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Myths Entombed

Humayun's Tomb is Delhi's Tower of London: unless you are a foreigner or are host to frequent house guests you would rarely go there.

Myths Entombed
Myths Entombed
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Humayun’s Tomb is Delhi’s Tower of London: unless you are a foreigner or are host to frequent house guests you would rarely go there. In London I was neither and went to the Tower once, when my wife’s chachha and chachhi visited. But here I fit both categories and at least every other month negotiate the traffic on the Sabz Burj roundabout.

The routine is fixed. First comes the happy thought that changes leave traces and create pleasing anomalies: the Sabz Burj is still so called despite the replacement, years ago now, of its faded greenish tiles with brilliant new blue ones. How will future generations account for the name? Probably by inventing a myth: that it was once the site of a vegetable market, perhaps.

Then there is the approach to the monument itself, through a sequence of avenues and formal vistas. It’s all very grand and heightens the suspense. But this too is an anomaly: the western gate that you eventually reach was originally only the side door into the complex. The main gate, as in all Mughal tombs, was the much larger one on the southern side of the garden which has long been closed. So when you pass through the present entrance and confront the majestic dome you are looking at the tomb sideways-on, in profile. It is useless to object that all the sides are the same. The southern side—the front—lacks the great arched recess that is common to the other three; here, below the arch, is a flat wall which encloses the entrance hall.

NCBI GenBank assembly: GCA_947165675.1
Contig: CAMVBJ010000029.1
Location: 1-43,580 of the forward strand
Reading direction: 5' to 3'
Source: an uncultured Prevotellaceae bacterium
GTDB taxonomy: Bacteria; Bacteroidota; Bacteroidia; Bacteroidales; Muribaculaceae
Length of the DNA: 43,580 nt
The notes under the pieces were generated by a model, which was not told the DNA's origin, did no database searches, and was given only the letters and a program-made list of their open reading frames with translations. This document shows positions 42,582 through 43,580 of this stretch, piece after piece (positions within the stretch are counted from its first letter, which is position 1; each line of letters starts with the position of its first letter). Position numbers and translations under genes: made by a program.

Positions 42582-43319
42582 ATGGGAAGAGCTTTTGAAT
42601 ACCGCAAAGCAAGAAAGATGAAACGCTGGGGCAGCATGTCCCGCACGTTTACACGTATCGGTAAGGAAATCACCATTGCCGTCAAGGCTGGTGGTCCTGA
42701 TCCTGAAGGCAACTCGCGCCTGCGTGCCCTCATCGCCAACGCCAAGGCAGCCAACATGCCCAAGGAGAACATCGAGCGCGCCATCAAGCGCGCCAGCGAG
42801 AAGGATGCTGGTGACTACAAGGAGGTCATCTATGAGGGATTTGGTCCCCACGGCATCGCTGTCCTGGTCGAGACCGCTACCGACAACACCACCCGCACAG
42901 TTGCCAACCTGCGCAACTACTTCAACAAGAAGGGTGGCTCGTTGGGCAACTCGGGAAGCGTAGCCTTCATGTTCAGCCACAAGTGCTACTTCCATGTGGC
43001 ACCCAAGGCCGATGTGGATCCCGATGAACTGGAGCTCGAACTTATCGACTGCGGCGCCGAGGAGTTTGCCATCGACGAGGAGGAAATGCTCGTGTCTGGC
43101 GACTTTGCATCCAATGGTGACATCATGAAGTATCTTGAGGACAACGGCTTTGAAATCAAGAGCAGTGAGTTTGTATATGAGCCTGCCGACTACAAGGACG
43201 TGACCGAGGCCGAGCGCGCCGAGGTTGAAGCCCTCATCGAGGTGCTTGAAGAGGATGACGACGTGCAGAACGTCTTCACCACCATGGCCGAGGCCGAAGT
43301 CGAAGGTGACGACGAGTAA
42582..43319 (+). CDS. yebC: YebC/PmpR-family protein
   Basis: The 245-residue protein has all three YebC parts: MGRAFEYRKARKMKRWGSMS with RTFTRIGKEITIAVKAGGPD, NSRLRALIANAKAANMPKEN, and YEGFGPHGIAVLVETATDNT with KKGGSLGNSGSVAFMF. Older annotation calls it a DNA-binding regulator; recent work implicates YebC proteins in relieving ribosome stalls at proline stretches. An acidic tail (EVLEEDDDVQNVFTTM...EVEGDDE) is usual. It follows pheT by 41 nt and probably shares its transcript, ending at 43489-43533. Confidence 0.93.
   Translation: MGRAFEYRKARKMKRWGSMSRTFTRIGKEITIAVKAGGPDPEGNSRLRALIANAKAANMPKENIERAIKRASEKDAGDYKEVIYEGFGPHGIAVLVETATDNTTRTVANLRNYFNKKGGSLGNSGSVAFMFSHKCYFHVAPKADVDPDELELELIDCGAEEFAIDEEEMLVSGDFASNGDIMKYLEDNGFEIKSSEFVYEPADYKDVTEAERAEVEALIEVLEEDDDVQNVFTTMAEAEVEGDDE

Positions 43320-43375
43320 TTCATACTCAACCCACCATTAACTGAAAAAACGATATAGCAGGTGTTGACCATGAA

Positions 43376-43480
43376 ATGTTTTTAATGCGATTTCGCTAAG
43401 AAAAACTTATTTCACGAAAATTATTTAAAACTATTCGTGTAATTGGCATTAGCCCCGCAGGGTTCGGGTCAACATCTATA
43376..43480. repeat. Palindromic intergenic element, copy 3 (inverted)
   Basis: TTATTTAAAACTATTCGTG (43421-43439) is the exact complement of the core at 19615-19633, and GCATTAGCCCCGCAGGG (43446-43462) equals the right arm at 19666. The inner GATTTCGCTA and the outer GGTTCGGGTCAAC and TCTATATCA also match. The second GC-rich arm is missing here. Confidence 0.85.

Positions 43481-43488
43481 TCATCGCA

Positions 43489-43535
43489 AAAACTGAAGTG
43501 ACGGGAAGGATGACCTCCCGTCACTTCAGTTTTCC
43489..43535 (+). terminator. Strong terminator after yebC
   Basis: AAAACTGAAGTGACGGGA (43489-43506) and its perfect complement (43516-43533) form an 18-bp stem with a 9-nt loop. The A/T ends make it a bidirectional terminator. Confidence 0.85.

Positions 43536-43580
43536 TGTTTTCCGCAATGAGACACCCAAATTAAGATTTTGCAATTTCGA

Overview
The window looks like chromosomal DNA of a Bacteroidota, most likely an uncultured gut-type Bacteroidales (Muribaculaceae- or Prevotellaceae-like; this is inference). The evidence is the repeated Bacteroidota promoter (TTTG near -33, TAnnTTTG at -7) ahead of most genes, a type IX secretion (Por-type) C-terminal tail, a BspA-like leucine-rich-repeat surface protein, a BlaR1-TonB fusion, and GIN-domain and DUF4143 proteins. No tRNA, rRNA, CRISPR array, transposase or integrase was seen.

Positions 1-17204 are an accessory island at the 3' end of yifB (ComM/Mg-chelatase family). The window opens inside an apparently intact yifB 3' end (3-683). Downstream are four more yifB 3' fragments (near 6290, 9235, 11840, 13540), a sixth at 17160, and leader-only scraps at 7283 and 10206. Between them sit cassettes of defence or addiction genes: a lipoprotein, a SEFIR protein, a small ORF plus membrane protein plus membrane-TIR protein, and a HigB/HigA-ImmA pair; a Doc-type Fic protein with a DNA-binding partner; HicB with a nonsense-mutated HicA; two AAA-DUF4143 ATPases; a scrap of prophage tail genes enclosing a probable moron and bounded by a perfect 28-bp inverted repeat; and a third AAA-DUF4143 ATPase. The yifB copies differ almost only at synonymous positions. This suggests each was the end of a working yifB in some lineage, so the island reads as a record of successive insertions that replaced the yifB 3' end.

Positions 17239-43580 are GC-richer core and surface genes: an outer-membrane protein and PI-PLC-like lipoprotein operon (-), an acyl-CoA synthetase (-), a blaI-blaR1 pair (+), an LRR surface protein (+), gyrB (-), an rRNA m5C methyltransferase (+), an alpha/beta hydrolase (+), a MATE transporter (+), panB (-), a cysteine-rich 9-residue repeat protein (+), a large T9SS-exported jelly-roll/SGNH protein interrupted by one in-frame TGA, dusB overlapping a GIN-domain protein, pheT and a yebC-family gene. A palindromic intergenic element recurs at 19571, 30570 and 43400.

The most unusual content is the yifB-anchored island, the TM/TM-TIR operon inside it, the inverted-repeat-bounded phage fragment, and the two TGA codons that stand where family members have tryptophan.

Crossing this hall and entering the central chamber, visitors tend to remark that by comparison with the colourful stonework outside, the interior is plain. ‘Solemn’, I correct them, and point out that the sarcophagus was doubtless once covered with a rich velvet drape. Conventionally, the western side should be solid, to accommodate the mihrab; but the architect left it open and superimposed the outline of a mihrab over the jaali—an ingenious and unique device.

Outside, the gardens and waterworks have been restored to splendour through generous funding from the Aga Khan. I still regret the loss of the wild uneven ground on the eastern side, though I am conscious that this preference for the picturesque is anachronistic.

The story that the monument was built by Humayun’s grieving widow seems to me a pious fiction, put about by the Mughal chroniclers. Only Akbar himself could have afforded so grand a gesture; and his motive was less to honour his father than to proclaim the dynasty’s durability. His eye was on the future and not the past. So it seems appropriate that many later Mughal princes and princesses lie buried around Humayun, and that three centuries after it was built, Bahadur Shah Zafar sought refuge here at the final moment of the dynasty’s demise. 


This article originally appeared in Outlook Delhi City Limits, May 15 2006

 

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